These are error's empirical distribution for XGB, RF and kNN, the last one have taken on another dataset.

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Neither of them is normally distribuited but they all are symmetric. None of used algorithms have even used MSE optimum, for example, both XGB and RF make a greedy approach for it due to being decision-tree-based and kNN uses euclidean distance which has nothing to do with MSE because that is not even a error-based estimation, my guess is that happens due to quadratic-based methods ignore error's signal but I can't link that to symmetry in probability density sense.

  • $\begingroup$ I do wonder what quadratic estimation you have in mind that isn't equivalent to MSE. Remember that MSE, SSE, and RMSE all have the same argmin (and the same as the argmax of $R^2$), so I consider all to be equivalent loss functions (in some sense). $\endgroup$
    – Dave
    Sep 18, 2021 at 5:32

1 Answer 1



For a counterexample, fit an OLS regression with an exponential error term.

$$ Y=X\beta+\epsilon\\ \epsilon_i\overset{iid}{\sim}exp(1) $$

When you do the OLS fit, which uses square loss, you will get asymmetric residuals.

(There’s an annoying issue where $exp(1)$ has a mean of $1$ instead of $0$. You can resolve this if you do a simulation in software like R by subtracting $1$ from every error value. That isn’t an exponential distribution but a shifted exponential, but the asymmetric residuals will be present.)

Here is a simulation demonstrating my counterexample.

N <- 1000
x <- seq(0, 10, 10/(N - 1))
e <- rexp(N, 1) - 1 # subtract 1 so E(e) = 0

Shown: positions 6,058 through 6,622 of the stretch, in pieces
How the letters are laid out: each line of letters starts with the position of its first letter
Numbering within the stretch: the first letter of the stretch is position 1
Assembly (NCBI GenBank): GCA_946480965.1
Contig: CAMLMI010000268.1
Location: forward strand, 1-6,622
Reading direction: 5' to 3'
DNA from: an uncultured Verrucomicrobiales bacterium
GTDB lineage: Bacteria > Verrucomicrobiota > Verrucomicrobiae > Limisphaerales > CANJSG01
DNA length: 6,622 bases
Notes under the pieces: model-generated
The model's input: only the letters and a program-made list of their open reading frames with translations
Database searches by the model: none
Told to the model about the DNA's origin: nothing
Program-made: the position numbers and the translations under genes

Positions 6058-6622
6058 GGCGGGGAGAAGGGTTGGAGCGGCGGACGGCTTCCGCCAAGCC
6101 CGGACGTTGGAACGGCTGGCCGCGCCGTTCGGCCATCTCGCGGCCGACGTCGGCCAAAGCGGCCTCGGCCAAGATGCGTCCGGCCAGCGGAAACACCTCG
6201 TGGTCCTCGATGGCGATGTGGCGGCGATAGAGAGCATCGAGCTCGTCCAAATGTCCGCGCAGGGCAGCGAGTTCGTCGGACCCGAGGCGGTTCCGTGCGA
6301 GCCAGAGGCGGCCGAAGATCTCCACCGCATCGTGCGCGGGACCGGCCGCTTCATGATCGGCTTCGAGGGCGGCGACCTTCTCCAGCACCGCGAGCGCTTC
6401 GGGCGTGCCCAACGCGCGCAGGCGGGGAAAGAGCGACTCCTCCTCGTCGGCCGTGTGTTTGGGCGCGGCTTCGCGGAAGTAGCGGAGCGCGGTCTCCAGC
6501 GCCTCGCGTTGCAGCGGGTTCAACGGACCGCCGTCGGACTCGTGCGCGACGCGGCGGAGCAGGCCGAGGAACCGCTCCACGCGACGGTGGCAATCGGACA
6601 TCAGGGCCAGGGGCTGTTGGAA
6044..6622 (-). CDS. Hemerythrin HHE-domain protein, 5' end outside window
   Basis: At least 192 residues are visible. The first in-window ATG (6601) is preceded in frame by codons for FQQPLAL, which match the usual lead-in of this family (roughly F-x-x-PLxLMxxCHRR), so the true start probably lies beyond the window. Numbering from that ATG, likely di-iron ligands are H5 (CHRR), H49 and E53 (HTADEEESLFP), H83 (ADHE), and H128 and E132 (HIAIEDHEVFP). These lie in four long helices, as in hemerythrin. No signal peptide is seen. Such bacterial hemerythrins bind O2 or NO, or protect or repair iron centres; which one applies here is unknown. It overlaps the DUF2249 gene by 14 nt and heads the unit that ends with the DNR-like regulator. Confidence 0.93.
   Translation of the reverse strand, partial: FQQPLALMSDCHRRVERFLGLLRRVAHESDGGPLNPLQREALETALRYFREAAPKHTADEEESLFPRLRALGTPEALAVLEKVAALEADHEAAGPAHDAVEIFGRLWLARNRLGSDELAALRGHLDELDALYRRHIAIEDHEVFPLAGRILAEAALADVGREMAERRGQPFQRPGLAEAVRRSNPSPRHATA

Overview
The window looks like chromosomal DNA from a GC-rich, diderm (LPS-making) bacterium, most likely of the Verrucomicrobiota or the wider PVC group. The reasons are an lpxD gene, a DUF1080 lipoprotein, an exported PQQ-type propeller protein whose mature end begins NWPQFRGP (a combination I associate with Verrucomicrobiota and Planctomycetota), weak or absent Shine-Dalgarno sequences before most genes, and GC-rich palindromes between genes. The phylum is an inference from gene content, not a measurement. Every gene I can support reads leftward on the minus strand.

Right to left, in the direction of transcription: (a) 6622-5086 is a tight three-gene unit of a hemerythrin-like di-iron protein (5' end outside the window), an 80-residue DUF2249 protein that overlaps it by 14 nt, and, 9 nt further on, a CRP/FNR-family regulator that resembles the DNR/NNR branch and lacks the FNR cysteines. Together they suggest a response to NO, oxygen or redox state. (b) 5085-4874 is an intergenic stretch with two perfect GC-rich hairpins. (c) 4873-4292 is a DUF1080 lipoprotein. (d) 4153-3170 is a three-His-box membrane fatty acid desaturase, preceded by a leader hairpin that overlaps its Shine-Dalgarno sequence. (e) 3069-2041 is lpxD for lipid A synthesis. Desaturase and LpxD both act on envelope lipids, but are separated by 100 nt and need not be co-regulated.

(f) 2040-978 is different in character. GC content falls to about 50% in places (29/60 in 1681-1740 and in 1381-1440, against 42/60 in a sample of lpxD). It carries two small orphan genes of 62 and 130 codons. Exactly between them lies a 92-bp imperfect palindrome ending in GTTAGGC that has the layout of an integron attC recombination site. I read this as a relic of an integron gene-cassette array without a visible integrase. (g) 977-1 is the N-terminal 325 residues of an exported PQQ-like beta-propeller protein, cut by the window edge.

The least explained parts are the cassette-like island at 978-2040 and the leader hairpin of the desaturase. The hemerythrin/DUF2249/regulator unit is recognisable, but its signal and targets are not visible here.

y <- x + e
plot(x, y)
L <- lm(y ~ x)

The histogram of the residuals and first two plots of the model L show the marked asymmetry of the residuals.

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  • $\begingroup$ You're sure, I think the error should've got a distribution lying in $(-a,a)$ to OLS do what I supposed it'd do. $\endgroup$ Sep 18, 2021 at 0:11
  • $\begingroup$ Why do you say that? $\endgroup$
    – Dave
    Sep 18, 2021 at 1:21
  • $\begingroup$ It was as I thought, I've simulated a non-symmetric distribution with symmetric interval then I used that as error and I've generated y=x^2+e, after I trained it by random forest via MSE impurity and I've gotten symmetric residuals even though error not being. I'm going to send you my script. $\endgroup$ Sep 18, 2021 at 4:32
  • $\begingroup$ import numpy as np from sklearn.ensemble import RandomForestRegressor from matplotlib import pyplot as plt k=1/(np.exp(1)-np.exp(-1)) u=np.random.uniform(size=500) e=np.log((u+k*np.exp(-1))/k)##symetric_support-non_symmetric_distribution sample plt.hist(e) x=np.random.uniform(30,70,size=500) y=x**2+e plt.scatter(x,y) m=RandomForestRegressor().fit(x.reshape(-1,1),y) ye=m.predict(x.reshape(-1,1)) r=ye-y plt.hist(r)###run it after run before rows if youre using spyder, residuals arent symmetric even though error is $\endgroup$ Sep 18, 2021 at 4:40
  • $\begingroup$ @DaviAmérico Please see my edit. While you may have demonstrated that the residuals can be symmetric despite an asymmetric error term, your question was looking for a counterexample to the claim that square loss produces symmetric errors, which I give. $\endgroup$
    – Dave
    Sep 18, 2021 at 4:54

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